DNA methylation profiles of primary colorectal carcinoma and matched liver metastasis

Kazuo Konishi*, Yoshiyuki Watanabe, Lanlan Shen, Yi Guo, Ryan J. Castoro, Kimie Kondo, Woonbok Chung, Saira Ahmed, Jaroslav Jelinek, Yanis A. Boumber, Marcos R. Estecio, Shinji Maegawa, Yutaka Kondo, Fumio Itoh, Michio Imawari, Stanley R. Hamilton, Jean Pierre J. Issa

*Corresponding author for this work

Research output: Contribution to journalArticlepeer-review

25 Scopus citations


Background: The contribution of DNA methylation to the metastatic process in colorectal cancers (CRCs) is unclear. Methods: We evaluated the methylation status of 13 genes (MINT1, MINT2, MINT31, MLH1, p16, p14, TIMP3, CDH1, CDH13, THBS1, MGMT, HPP1 and ERα) by bisulfite-pyrosequencing in 79 CRCs comprising 36 CRCs without liver metastasis and 43 CRCs with liver metastasis, including 16 paired primary CRCs and liver metastasis. We also performed methylated CpG island amplification microarrays (MCAM) in three paired primary and metastatic cancers. Results: Methylation of p14, TIMP3 and HPP1 in primary CRCs progressively decreased from absence to presence of liver metastasis (13.1% vs. 4.3%; 14.8% vs. 3.7%; 43.9% vs. 35.8%, respectively) (P<.05). When paired primary and metastatic tumors were compared, only MGMT methylation was significantly higher in metastatic cancers (27.4% vs. 13.4%, P =. 013), and this difference was due to an increase in methylation density rather than frequency in the majority of cases. MCAM showed an average 7.4% increase in DNA methylated genes in the metastatic samples. The numbers of differentially hypermethylated genes in the liver metastases increased with increasing time between resection of the primary and resection of the liver metastasis. Bisulfite-pyrosequencing validation in 12 paired samples showed that most of these increases were not conserved, and could be explained by differences in methylation density rather than frequency. Conclusions: Most DNA methylation differences between primary CRCs and matched liver metastasis are due to random variation and an increase in DNA methylation density rather than de-novo inactivation and silencing. Thus, DNA methylation changes occur for the most part before progression to liver metastasis.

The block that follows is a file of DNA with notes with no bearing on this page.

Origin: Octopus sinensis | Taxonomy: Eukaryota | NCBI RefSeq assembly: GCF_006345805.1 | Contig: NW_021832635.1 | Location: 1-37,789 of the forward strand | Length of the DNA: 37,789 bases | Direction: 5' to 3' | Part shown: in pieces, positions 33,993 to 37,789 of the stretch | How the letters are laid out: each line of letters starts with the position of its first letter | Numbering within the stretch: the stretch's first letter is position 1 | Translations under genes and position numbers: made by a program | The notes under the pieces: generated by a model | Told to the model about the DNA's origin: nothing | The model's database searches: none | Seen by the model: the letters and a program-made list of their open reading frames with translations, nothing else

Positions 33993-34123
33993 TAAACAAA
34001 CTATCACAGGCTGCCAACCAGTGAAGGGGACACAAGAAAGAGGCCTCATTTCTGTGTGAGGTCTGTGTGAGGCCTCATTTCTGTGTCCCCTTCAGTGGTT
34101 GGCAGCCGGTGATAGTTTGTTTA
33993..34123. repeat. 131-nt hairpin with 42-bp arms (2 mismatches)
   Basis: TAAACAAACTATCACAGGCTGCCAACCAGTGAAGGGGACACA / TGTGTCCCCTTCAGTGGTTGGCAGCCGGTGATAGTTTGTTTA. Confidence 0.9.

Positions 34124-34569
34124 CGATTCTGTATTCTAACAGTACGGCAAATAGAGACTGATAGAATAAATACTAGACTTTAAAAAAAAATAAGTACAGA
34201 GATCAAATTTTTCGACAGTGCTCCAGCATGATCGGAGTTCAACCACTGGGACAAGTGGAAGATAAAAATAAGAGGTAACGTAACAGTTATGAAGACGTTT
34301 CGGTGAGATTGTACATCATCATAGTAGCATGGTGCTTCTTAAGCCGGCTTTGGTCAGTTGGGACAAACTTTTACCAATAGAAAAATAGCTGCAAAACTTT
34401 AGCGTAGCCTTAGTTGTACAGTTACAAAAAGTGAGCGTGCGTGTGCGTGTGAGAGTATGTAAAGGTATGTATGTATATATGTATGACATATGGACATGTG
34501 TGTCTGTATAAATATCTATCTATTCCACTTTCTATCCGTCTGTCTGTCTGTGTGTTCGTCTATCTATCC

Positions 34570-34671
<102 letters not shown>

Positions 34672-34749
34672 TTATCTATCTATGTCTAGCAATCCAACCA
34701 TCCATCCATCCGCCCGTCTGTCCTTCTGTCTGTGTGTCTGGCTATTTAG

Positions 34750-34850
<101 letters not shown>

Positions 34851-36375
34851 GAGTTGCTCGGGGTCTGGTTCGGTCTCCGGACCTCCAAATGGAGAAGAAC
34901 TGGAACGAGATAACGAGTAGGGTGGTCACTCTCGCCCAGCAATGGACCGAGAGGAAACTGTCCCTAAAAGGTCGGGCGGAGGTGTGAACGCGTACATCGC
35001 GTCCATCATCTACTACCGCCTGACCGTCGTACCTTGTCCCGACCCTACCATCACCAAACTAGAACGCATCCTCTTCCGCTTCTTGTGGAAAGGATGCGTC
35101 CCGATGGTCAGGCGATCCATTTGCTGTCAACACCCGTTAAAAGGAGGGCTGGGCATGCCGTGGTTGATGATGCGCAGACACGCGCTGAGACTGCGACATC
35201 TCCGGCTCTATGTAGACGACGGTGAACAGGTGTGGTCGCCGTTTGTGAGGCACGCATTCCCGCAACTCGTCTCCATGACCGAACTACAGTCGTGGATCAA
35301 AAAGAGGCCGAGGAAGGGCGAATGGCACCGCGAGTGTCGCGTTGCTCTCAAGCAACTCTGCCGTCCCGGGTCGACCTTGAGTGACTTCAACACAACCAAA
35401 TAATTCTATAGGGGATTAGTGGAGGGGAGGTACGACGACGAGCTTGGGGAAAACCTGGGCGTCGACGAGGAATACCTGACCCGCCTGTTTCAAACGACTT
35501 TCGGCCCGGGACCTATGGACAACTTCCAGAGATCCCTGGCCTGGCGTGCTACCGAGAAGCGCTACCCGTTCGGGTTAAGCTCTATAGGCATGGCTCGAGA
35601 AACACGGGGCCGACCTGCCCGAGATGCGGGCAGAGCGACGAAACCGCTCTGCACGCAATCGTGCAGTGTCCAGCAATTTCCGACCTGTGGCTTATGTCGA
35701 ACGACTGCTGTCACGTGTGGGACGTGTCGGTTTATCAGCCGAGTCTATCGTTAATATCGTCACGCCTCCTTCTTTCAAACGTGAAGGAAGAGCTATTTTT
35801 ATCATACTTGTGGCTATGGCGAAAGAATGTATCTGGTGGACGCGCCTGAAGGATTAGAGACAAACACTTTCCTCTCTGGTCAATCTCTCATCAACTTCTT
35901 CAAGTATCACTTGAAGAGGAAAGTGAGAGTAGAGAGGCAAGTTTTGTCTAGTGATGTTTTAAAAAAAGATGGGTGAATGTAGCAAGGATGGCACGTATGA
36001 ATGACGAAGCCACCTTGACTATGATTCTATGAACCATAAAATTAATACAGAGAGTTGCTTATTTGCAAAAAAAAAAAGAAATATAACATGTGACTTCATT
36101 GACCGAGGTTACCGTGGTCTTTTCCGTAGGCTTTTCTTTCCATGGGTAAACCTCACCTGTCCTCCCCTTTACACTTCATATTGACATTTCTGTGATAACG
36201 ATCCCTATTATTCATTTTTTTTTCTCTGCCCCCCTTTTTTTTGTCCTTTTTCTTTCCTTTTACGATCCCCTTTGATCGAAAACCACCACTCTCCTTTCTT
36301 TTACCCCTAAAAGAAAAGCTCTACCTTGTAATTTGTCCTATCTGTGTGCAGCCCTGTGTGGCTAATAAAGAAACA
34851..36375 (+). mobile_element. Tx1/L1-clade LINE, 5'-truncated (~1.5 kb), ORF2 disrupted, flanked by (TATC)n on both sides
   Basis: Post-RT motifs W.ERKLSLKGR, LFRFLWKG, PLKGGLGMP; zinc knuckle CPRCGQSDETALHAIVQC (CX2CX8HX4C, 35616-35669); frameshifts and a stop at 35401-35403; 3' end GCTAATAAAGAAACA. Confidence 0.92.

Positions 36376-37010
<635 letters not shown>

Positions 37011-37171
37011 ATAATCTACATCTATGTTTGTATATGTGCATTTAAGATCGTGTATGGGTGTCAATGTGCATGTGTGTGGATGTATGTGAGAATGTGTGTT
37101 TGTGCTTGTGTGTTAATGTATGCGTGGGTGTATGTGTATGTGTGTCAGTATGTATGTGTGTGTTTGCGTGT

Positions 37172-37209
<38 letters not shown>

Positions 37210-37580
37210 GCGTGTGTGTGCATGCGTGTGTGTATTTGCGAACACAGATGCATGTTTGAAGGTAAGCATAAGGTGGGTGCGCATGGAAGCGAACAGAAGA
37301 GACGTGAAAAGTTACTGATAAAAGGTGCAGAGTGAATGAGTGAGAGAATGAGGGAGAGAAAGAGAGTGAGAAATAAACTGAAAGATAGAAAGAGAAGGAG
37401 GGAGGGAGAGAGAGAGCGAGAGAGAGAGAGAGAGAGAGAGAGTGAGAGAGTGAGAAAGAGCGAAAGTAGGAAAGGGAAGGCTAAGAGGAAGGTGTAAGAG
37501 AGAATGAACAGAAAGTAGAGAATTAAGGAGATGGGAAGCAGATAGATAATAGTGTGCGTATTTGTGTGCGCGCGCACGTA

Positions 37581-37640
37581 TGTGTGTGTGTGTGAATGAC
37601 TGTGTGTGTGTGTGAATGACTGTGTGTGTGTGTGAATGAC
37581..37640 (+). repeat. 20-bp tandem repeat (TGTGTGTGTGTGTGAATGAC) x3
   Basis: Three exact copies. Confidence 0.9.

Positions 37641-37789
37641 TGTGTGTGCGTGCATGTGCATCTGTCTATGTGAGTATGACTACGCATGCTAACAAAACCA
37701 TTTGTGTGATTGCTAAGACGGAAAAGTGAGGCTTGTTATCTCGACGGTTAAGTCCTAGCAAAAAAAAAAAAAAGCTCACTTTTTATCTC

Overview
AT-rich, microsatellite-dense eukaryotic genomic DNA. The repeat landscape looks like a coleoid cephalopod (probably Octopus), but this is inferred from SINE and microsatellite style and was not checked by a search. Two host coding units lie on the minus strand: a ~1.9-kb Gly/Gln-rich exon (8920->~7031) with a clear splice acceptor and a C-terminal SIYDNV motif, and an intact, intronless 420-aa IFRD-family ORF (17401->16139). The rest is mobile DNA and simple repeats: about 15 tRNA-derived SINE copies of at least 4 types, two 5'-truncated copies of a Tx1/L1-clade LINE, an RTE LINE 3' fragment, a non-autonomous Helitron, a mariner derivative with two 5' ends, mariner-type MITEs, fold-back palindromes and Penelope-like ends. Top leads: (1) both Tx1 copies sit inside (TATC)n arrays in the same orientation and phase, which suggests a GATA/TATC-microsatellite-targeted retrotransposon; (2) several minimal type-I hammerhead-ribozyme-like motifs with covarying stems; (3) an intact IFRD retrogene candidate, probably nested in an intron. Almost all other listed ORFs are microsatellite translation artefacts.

Original languageEnglish (US)
Article numbere27889
JournalPloS one
Issue number11
StatePublished - Nov 21 2011
Externally publishedYes

ASJC Scopus subject areas

  • Biochemistry, Genetics and Molecular Biology(all)
  • Agricultural and Biological Sciences(all)
  • General


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